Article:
Hand sanitizer may help fight bird flu

By Simon Pitman

- Last updated on GMT

Related tags Bird flu Influenza Antiseptic

Responding to recent research questioning the efficacy of hand
sanitizers, a US skin care specialist is claiming that its hand
sanitizer can be used to cut the risk of spreading bird flu through
skin contact.

Skinvisible, based in Las Vegas, Nevada, says that a virology study carried out by research scientists at Queen Mary College, University of London, proves that the company's chlorohexidine hand sanitizer has a greater than 99 per cent kill on the bird flu virus.

Accordingly, in vitro study results showed that the active ingredient demonstrated a sustained release that lasted over a six hour period - results that was emphasized during a presentation by Skinvisible at the upcoming Retroscreen Virology Convference, at St. Bartholemew's Hospital in London.

The company's claims follow the publication of a study last year initiated by the FDA that concluded under normal domestic conditions, hand sanitizers were only a viable alternative if regular soap and water was not available.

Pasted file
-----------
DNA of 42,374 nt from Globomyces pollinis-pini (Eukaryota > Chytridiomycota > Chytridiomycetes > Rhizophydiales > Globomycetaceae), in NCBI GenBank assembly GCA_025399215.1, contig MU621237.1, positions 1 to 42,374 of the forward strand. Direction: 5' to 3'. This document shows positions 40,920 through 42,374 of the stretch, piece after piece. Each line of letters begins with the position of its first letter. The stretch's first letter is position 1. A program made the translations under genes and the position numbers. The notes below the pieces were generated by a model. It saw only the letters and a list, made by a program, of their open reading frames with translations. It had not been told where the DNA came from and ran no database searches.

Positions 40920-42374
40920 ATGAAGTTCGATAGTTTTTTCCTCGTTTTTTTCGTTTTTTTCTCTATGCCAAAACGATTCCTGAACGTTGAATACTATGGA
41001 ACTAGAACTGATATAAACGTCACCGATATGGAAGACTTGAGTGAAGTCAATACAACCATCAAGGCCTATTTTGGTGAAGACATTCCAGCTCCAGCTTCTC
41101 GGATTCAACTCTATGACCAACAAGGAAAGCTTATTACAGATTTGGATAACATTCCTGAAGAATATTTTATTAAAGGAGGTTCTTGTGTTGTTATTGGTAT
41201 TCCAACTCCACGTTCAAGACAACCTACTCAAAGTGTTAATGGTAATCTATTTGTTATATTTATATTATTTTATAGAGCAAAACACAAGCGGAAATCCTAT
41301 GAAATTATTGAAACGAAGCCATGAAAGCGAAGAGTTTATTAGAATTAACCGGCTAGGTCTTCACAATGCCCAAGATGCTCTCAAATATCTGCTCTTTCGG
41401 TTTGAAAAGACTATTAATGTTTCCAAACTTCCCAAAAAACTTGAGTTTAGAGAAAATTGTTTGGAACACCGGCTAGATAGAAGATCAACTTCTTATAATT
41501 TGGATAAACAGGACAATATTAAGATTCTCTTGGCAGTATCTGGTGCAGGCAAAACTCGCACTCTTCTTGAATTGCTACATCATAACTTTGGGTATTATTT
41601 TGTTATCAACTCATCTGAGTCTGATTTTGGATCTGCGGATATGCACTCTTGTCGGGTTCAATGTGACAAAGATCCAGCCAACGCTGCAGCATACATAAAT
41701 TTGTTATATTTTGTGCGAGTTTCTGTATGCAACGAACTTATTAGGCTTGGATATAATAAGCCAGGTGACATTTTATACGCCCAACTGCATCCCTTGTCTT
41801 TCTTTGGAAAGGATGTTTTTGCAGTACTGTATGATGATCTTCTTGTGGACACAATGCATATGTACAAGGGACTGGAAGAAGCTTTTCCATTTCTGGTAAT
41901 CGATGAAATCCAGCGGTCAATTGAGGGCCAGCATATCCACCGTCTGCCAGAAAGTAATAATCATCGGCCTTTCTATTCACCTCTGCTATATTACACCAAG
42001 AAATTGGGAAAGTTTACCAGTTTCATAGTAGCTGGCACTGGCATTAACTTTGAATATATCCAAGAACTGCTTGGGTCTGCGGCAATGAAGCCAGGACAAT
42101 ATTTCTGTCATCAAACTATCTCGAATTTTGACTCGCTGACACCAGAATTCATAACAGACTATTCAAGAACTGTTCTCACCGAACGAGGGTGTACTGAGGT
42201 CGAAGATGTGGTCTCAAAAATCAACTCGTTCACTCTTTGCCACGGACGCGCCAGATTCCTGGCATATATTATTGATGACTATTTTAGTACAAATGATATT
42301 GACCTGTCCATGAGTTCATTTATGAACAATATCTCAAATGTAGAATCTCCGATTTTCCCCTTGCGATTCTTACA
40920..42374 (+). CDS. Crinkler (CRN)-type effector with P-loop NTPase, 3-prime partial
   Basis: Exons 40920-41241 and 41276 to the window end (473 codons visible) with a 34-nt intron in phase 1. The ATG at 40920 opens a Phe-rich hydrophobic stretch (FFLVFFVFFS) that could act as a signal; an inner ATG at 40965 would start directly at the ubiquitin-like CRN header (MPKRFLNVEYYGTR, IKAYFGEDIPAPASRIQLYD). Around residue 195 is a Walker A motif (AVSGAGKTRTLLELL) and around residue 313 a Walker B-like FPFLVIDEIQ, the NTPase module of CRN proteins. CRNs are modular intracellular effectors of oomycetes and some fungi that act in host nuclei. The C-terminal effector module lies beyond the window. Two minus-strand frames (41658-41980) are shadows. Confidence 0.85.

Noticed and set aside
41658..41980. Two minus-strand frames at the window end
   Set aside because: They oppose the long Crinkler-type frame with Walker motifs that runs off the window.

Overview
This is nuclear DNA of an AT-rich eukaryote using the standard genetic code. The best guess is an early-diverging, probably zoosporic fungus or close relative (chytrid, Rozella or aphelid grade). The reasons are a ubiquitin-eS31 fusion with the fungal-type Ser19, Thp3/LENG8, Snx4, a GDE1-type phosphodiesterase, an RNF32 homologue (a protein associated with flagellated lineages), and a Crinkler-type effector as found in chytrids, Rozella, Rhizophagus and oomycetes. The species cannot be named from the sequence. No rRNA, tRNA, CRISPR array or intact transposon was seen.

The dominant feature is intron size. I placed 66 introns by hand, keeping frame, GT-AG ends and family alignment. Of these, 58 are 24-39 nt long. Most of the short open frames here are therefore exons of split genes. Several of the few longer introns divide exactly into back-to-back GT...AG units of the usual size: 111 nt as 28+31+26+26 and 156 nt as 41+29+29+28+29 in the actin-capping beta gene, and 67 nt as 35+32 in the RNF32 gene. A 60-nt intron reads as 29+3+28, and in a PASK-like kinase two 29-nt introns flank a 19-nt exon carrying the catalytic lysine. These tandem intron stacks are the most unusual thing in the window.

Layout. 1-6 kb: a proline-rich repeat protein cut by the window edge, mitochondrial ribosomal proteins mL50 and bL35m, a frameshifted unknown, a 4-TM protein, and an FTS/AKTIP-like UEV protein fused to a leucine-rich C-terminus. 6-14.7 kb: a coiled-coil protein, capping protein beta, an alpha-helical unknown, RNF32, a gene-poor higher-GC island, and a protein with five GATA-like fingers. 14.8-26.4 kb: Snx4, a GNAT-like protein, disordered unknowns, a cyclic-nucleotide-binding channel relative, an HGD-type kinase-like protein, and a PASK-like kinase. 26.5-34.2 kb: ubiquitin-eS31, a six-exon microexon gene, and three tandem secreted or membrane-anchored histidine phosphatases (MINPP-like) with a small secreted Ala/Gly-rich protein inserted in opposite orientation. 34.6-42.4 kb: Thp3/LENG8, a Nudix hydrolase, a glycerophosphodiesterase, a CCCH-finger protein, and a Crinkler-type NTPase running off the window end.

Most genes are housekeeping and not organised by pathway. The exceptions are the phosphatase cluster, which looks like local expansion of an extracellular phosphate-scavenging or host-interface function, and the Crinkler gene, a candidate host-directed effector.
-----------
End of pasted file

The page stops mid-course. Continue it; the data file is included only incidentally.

In response a number of manufacturers of hand sanitizers launched campaigns defending their product, and indeed the Cosmetics Toiletry and Fragrance Association and the Soap and Detergent Association also jumped into action to defend anti-bacterial soaps.

But with the global threat of bird flue still looming, Skinvisible might be on to something. It says that the active ingredient in its formula is Chlorohexidine, an antiseptic that is known to kill or inhibit the growth of a host of disease-causing bacteria, viruses and other microorganisms. The substance is incorporated as part of the Invisicare formula for which a patent is now pending.

Terry Howlett, president and CEO of Skinvisible, says that the formula should prove ideal as a sanitizer for use in poultry farms or quarantine units to prevent the further transmission of bird flu, adding that anyone else coming into contact with the virus, including healthcare workers and scientists, could benefit from its use.

"The avian flu virus can survive on human hands for several hours,"​ said Howlett. "The virus can also survive up to 48 hours on non-porous surfaces such as a telephone, computer keyboard, doorknobs, kitchen utensils and toys, for example. This is what makes hand-washing so important.

"We are seeking to broaden our marketing and distribution efforts in order to make our Chlorhexidine Hand Sanitizer available as soon as possible to the broadest market."

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